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What is Risk-Based Capital Ratio?

Definition of Risk-Based Capital Ratio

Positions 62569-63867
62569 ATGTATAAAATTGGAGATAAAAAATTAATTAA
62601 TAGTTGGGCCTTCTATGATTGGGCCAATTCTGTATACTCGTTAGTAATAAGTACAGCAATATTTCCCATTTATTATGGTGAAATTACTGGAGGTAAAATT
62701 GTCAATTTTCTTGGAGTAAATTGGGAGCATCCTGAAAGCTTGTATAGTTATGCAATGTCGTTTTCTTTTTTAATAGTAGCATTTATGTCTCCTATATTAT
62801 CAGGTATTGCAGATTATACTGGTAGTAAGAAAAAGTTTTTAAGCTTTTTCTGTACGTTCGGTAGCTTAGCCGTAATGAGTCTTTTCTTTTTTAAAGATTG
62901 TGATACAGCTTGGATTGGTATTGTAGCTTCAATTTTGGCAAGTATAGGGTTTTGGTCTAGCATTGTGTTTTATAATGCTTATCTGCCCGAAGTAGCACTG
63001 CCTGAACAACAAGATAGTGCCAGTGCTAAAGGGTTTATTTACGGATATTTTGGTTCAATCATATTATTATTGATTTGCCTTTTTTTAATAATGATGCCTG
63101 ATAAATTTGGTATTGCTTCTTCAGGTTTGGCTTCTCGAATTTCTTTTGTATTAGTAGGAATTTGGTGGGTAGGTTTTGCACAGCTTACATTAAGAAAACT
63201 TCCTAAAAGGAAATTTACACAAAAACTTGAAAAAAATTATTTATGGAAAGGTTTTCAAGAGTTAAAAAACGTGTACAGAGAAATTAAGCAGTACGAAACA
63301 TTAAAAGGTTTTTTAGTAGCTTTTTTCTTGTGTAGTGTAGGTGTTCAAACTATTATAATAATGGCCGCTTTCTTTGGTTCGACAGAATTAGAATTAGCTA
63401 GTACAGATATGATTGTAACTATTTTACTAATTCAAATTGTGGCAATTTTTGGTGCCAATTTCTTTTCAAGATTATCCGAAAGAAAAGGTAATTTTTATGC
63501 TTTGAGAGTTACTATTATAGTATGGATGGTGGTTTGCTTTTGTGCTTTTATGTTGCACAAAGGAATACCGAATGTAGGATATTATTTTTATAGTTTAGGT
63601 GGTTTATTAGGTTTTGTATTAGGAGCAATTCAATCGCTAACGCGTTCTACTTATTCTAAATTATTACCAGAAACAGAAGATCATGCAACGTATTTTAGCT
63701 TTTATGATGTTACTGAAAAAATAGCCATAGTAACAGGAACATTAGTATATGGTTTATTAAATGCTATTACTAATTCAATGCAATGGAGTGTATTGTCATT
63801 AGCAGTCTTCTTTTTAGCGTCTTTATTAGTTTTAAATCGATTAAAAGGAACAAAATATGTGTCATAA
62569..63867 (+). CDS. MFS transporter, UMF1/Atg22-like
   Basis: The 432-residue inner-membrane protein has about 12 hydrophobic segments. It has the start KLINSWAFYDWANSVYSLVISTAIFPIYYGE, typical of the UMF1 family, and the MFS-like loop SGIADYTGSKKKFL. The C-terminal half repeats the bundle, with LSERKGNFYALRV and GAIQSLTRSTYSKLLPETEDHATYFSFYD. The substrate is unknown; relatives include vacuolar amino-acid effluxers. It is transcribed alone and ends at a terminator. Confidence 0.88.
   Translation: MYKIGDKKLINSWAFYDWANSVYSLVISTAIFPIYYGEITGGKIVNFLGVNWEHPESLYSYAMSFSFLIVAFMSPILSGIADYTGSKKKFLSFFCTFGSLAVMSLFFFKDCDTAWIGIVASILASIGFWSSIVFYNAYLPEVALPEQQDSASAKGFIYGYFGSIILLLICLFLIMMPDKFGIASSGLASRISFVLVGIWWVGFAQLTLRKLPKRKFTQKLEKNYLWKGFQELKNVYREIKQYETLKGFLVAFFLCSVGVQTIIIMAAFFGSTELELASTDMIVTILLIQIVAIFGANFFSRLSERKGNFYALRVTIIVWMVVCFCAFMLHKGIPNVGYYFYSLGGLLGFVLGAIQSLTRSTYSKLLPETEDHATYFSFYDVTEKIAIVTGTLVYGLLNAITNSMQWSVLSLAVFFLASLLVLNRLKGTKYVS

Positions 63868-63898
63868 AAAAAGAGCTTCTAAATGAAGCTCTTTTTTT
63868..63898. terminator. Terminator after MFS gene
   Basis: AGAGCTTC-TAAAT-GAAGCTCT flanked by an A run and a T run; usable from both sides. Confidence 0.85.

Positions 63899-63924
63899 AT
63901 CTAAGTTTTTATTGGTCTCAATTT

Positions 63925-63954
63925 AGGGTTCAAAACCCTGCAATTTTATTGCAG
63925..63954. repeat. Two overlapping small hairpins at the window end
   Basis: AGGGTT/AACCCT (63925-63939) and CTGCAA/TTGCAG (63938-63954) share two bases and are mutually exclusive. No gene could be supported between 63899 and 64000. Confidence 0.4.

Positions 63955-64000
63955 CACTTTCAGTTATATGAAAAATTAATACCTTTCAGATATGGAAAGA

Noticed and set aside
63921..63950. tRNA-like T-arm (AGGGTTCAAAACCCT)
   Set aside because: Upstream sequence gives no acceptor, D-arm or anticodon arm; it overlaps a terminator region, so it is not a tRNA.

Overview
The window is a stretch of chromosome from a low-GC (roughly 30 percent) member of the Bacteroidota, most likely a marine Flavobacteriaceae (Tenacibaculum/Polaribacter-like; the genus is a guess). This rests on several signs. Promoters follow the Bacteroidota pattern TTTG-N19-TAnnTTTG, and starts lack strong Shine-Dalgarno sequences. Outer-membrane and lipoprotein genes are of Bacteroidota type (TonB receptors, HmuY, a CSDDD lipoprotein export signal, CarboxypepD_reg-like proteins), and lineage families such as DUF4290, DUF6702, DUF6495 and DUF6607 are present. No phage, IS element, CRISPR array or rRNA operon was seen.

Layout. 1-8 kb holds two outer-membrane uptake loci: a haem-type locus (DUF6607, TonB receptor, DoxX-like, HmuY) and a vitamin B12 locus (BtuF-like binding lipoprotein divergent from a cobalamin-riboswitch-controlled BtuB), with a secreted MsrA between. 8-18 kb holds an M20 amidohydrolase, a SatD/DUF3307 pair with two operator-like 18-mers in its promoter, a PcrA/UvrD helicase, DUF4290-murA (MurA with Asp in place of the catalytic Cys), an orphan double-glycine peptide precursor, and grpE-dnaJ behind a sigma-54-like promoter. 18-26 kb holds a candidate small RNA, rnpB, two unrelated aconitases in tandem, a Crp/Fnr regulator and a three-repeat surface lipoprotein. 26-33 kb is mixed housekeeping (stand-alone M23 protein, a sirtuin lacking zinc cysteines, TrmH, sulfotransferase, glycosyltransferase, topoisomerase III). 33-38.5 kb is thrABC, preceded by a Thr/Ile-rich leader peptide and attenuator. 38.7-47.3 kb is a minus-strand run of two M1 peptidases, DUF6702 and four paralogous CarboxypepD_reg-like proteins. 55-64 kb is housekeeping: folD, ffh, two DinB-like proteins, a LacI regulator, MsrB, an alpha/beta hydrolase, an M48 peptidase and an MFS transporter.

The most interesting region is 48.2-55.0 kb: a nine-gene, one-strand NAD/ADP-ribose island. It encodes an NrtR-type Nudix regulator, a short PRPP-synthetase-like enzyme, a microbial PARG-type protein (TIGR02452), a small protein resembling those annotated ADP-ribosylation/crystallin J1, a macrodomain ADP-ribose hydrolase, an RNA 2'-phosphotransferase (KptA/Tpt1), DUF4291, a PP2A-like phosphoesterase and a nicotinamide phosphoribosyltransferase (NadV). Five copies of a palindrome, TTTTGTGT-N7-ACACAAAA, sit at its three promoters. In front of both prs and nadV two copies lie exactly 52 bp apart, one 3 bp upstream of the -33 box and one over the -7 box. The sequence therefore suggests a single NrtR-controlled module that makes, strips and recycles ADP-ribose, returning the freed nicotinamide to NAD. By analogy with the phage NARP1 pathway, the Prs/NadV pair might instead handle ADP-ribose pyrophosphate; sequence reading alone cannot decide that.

Risk Based Capital Ratio is a rule that establishes a minimum liquid reserve for financial institutions. Risk- based capital requirements protect firms, investors and the economy, by allowing a given financial institution to maintain enough capital to sustain a certain level of operating losses to maintain an efficient market. Following the onset of the global financial crisis in 2007, the severity of which was exacerbated by a lack of reserve capital to deal with heightened risk levels, the G20 came together in Pittsburgh to craft a mandate intended to curtail the opacity, over-leveraging, and incestuous nature of the world's derivatives markets. As a result, a slew of new risk requirements and collateral regulations and practices were put in place, including the Basel Committee on Banking Supervision's Basel III directive (in conjunction with the Dodd-Frank, Mifid, and EMIR rules).In June 2011, the Office of the Comptroller of the Currency (OCC), Board of Governors of the Federal Reserve System, and the Federal Deposit Insurance Corporation accepted a rule that enforces a permanent floor for risk-based capital requirements.
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